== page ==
Memories of Mom: Extending Compassion

Nancy Muller Health Pro
  • How many of us have memories - or visions -  of running to our mother's side and tucking ourselves into her skirt, lacing our limbs into her legs in search of comfort in times of need and hurt? May makes us think naturally about Mother's Day and nurturing.  This leads us to thoughts about the desire for "mothering" when we are sick or feeling pain of any kind. 

     

    Related to the essence of such feelings, the power of compassion was a topic featured in April in The Wall Street Journal1 . What it highlighted are the difficulties healthcare providers - and specifically doctors - have with bedside manner, so supremely important in times of crisis both to patient and involved family members or close friends. As understandable as it might be intellectually that healthcare providers who work so often with the dying or high risk patients might depersonalize their work, it's  hard for us on the other side of the bed to accept this seemingly hardness in their soul.  The author of the WSJ feature article concluded that only those doctors who have experienced crisis and death in their own, immediate circle can feel the pain and offer emotional sustenance, a pastoral level of care, and human understanding.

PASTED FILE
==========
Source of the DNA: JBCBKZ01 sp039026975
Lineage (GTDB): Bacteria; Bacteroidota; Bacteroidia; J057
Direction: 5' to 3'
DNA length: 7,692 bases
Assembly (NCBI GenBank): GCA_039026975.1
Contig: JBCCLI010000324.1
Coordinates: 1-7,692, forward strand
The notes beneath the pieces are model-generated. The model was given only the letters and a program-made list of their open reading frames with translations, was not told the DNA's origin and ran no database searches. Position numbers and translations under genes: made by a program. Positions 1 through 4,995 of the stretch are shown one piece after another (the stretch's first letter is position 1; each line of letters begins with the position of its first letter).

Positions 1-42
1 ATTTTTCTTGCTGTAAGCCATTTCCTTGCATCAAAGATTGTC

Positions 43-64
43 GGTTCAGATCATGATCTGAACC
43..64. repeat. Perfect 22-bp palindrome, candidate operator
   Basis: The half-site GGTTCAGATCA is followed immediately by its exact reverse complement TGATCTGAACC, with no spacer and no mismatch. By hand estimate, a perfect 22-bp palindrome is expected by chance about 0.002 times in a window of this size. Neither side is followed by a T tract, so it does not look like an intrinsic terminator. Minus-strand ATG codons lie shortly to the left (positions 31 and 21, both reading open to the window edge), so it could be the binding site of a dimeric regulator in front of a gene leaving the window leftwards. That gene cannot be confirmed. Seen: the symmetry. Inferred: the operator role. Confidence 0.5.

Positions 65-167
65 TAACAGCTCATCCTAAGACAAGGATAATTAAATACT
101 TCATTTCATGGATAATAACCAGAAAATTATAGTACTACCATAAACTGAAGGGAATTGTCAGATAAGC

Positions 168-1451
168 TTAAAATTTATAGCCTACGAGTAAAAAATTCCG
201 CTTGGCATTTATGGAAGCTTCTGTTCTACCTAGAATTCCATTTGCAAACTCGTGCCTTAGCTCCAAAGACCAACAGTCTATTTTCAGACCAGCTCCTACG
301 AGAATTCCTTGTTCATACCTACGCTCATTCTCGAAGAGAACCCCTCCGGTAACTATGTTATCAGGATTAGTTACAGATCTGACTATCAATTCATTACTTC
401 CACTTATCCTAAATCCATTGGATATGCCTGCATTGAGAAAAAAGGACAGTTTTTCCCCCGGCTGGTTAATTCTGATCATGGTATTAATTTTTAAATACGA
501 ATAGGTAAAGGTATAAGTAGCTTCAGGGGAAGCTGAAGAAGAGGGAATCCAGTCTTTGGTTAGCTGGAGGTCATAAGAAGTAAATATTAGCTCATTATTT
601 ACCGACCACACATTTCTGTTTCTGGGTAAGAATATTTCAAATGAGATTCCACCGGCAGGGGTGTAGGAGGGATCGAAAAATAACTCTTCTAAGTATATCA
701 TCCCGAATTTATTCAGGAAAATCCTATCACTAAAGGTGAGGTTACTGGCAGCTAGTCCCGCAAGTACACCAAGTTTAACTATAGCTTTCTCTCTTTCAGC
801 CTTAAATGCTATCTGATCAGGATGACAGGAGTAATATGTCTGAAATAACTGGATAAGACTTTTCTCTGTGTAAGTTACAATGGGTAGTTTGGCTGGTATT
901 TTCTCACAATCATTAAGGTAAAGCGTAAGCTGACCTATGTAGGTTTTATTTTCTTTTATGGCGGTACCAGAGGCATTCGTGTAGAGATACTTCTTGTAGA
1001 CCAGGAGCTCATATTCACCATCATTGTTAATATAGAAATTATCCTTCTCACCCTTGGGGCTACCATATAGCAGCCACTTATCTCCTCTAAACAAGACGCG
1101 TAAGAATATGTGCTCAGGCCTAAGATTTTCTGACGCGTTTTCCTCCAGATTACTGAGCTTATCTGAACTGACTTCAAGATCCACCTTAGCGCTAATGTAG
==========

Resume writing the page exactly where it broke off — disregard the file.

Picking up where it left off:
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    As much as this is logical, I don't buy it. Doctors shouldn't have to experience the difficulties associated with Parkinson's disease to empathize with those who call for advice and information. The same is true for spinal cord injury, obstetrical trauma and the aftermath of childbirth 10 years later, or multiple sclerosis. At some level, there must be an element of human dignity with which we all connect and thus a level of kindness, generosity, and yes, even understanding, a place where our hearts and our minds connect in a Godly passage that surpasses all understanding. The real continence care champions are those who approach their life's work with the compassion of a mother.

     

    We all are born of mothers, somewhere at some point in time. May the heart of your mother forever live within you and be passed to others in your caring, with understanding and  the power of compassion.

     

    1 Rosman, K.  The Power of Compassion, The Wall Street Journal , April 13, 2010.

Published On: May 24, 2010